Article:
Spela Trefalt Advocates for Work-Life Balance

October 28, 2015

Spela Trefalt

Professor Spela Trefalt studies workplace relationships and their effect on professionals’ work-life balance.

School of Management Professor Dr. Spela Trefalt has always been an advocate for improving the quality of work-life balance in America and elsewhere in the world. She conducts research on work-life balance of professionals and incorporates her findings and others’ research on related topics into her MBA courses - specifically Leading Individuals and Groups and Leading Organizational Change - and in her work in Simmons’ Executive Education. In her classes and workshops she discusses work-life balance for individuals, and how companies can change their structures, systems, and cultures to better support work-life balance of their employees.

Trefalt’s recent research, which was published in the Academy of Management Journal, focused on how the relationships that professionals have with their supervisors affect their work-life balance. Trefalt interviewed 70 attorneys at a large law firm and found that their ability to balance their professional and personal lives depended most prominently on the quality of their relationships with their supervisors. Her follow-on research, conducted with Emily Heaphy from Boston University, revealed that the good supervisor-subordinate relationships result primarily from  supervisors’ approach to planning and organizing the team’s work.

Trefalt explains, “It’s not about how much people like each other. Some people like each other very much but don’t work together well. It really is how supervisors manage that shapes the quality of professional relationships and in turn the ability of professionals to manage their work-life balance.”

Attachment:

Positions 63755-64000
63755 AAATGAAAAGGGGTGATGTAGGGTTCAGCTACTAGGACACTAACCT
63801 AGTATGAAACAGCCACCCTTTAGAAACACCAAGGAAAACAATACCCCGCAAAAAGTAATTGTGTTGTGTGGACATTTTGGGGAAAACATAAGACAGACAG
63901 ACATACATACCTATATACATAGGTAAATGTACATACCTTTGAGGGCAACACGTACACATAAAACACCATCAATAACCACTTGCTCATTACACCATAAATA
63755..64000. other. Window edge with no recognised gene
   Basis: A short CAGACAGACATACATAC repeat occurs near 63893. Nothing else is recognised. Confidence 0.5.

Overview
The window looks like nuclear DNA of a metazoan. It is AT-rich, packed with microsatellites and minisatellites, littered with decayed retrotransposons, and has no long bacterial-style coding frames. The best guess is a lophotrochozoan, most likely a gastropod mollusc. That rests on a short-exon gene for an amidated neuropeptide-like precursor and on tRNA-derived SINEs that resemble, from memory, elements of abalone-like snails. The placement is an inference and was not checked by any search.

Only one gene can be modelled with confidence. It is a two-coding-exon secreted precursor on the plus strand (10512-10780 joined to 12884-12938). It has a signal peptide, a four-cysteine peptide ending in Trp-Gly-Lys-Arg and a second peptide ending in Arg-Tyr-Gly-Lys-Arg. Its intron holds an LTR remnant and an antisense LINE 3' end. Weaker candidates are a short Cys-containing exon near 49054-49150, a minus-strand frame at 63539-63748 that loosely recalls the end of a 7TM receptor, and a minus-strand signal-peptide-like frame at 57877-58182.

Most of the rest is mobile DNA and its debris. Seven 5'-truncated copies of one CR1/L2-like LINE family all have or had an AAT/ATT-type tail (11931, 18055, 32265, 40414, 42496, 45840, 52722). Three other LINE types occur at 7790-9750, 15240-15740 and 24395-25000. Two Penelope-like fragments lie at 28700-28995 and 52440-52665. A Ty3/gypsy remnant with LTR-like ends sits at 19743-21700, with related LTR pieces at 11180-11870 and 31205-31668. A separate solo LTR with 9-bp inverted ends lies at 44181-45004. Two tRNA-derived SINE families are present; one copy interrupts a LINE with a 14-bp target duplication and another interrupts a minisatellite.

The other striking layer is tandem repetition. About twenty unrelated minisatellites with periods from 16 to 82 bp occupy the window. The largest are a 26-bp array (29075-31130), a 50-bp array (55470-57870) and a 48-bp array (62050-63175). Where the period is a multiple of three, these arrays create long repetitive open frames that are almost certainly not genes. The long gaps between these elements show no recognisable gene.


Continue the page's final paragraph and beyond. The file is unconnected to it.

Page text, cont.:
Trefalt findings show that managers who set realistic and clear expectations for their teams, allow freedom for their subordinates to do their work and show gratitude, build strong relationships with their subordinates, and facilitate their work-life balance. Their subordinates want to work with them over and over again, which makes the coordination process easier and work more efficient. Managers who require endless amounts of work regardless of consequences for their team, who micromanage, and disrespect their subordinates non-work responsibilities and commitments, on the other hand, burn out their subordinates and thus require always new people to join their teams.

Beyond her teaching and research, Trefalt is very committed to changing the landscape and improving work-life balance. She was one of 203 faculty from 88 business school who who recently signed a letter to Congress advocating legislation of paid family leave. She commented, “In work-life balance, there are very significant societal limitations to what people can do. I’m very much in favor of removing such obstacles. My goal is to give people tools to deal with today’s reality while we are working toward larger-scale changes.”